LEONARDO: (exhilarated, a bit breathless) Wow! Way to canter up that hillside, friend! Let’s see how quickly we can gallop back down!

NARRATOR: And every night he brushed the horse’s sleek black coat until it gleamed.

LEONARDO: (finishing brushing) There! You look fantastic! (beat) Now, you get some sleep. I’ll see you first thing tomorrow, friend!

NARRATOR: But then, things began to change.

You see, now that Leonardo was back at his small farm in the hills, he threw himself into his work. From sun-up to sundown he tended his fields of wheat and corn. And when harvest time came, he sold his crops and used the money to buy cows and chickens.

Before long, Leonardo’s small farm in the hills was no longer so small. It was big, and bustling… and Leonardo was very busy.

So busy, in fact, that he barely paid attention to the black horse. Instead of feeding her fresh, sweet hay by hand, Leonardo just tossed some grain over the wall of her stall. He never took her out for rides through the hills. And as for brushing her every night…? Well, let’s just say it wasn’t long before the poor creature’s sleek, black coat was dingy, matted, and dull as a murky pond.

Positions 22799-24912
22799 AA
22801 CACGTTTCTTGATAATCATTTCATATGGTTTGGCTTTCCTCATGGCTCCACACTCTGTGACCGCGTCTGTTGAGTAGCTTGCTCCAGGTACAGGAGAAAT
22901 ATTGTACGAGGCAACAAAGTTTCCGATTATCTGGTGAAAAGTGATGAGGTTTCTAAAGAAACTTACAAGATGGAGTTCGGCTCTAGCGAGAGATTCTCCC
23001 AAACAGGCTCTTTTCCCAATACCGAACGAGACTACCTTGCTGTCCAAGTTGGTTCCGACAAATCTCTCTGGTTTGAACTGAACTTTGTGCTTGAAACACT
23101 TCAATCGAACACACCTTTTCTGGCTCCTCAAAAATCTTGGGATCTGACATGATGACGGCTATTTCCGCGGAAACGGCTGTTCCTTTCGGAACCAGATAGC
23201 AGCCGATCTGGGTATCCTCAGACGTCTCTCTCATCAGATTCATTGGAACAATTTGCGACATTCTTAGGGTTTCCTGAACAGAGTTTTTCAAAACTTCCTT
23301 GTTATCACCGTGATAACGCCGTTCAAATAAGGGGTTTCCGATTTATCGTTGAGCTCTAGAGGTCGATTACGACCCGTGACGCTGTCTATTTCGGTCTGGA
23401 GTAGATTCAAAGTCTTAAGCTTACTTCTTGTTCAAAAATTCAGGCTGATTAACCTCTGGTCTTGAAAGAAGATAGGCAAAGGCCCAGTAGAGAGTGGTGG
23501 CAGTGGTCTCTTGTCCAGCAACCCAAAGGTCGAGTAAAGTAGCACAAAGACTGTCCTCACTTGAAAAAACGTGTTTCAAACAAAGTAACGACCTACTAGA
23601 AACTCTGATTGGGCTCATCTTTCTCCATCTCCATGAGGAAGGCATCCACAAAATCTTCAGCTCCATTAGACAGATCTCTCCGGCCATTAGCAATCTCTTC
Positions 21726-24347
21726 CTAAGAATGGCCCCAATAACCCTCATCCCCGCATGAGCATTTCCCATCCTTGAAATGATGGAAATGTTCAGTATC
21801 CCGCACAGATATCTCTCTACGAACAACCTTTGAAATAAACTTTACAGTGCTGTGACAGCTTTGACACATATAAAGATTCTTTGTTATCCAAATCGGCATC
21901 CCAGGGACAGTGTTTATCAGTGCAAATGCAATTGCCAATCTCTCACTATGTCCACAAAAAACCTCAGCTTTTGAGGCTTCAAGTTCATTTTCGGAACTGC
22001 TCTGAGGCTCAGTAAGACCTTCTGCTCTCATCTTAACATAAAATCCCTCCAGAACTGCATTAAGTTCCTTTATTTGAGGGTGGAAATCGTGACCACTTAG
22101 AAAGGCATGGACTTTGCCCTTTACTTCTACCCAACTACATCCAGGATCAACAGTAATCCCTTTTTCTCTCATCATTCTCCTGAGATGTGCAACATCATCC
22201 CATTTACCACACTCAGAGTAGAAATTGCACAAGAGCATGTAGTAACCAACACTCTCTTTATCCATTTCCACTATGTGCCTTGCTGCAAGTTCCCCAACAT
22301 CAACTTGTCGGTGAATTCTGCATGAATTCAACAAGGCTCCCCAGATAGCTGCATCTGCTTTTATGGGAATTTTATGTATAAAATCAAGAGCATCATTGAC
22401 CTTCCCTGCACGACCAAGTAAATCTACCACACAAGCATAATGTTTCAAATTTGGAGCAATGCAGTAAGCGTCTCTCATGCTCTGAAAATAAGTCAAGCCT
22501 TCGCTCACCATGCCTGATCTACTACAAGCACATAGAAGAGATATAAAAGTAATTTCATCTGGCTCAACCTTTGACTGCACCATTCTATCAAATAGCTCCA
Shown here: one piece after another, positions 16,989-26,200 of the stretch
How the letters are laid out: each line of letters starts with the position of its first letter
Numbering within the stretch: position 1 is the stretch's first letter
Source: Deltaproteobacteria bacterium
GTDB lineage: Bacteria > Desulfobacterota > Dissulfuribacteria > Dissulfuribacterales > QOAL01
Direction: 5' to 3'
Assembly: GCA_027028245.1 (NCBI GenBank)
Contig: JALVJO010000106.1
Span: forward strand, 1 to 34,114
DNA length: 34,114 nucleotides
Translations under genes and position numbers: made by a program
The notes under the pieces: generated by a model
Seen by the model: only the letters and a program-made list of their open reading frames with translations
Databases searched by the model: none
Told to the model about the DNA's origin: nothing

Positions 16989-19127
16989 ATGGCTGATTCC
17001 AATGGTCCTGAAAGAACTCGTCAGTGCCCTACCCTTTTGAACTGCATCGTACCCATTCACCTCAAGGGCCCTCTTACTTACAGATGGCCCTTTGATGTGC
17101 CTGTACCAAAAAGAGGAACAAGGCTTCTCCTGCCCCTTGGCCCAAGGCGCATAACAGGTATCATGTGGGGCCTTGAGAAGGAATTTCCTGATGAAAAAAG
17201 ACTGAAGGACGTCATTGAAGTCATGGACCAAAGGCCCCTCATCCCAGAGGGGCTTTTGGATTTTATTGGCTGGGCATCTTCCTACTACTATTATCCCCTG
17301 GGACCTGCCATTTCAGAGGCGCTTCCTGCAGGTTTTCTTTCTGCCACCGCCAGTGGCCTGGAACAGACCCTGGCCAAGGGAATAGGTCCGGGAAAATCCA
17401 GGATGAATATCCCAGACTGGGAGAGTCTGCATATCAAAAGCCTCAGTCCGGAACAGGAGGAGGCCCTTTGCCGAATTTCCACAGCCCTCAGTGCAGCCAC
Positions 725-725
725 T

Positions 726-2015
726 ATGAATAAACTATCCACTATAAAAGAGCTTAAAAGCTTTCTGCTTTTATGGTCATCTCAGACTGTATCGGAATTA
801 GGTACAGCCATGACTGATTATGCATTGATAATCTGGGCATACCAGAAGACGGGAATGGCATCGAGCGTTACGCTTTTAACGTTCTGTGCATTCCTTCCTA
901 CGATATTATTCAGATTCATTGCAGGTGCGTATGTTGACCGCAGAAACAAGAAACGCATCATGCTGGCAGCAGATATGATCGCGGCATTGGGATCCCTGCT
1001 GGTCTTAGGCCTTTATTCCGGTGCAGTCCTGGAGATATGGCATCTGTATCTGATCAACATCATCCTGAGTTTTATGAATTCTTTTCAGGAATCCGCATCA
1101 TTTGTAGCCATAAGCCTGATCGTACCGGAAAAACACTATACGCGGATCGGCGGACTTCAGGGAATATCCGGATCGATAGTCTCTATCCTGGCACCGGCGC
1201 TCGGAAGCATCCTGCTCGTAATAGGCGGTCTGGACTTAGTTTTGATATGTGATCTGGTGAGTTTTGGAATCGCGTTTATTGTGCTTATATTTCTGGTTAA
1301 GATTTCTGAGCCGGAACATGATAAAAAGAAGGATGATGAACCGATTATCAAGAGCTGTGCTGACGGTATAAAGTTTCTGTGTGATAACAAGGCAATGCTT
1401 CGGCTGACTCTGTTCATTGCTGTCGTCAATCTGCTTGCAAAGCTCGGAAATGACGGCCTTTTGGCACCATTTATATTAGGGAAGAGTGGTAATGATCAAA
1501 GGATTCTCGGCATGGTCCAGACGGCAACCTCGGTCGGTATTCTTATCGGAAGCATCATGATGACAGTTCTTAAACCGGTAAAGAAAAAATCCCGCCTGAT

Time moved on, and the horse grew older. Her strong legs grew weak and her bright, watchful eyes grew dull. One morning, after her meager breakfast of tossed grain, the horse went in search of Leonardo, in hopes of having a bit more food — maybe even that fresh, sweet hay he used to feed her!

She found the busy farmer plowing the fields.

LEONARDO: (distracted, preoccupied) What do you want? Can’t you see I’m getting the fields ready for more corn plants? Then I have to milk the cows, and gather the eggs from the henhouse... (annoyed, thoughtless) Look - I don’t have time for you right now! I’m busy!

NARRATOR: The horse’s aging eyes couldn’t see very well, but one thing was abundantly clear:

She was no longer wanted.

The feeble old creature hung her head and turned away from Leonardo. Then she stumbled across the farm and staggered down the hill, toward the town.

It was the middle of the night, and the townspeople were all cozy and snug in their beds. The horse, meanwhile, was shivering in the cold as she limped through the shadowy cobblestone streets.

As she approached the town square, her weak eyes spotted something strange. It was long and slender and hanging down to the ground. Was it a grapevine...? Perhaps she could nibble on some plump, juicy grapes…?!

The horse shambled to the middle of the square and began nibbling on the vine.

But immediately she realized... it wasn’t a vine at all!

Can you guess what it was…?

[SOT: bell ringing]

NARRATOR: That’s right!

It was the rope of the bell!

The big, brass bell the townspeople were supposed to ring when they felt they’d been wronged!

The bell that had never been rung before!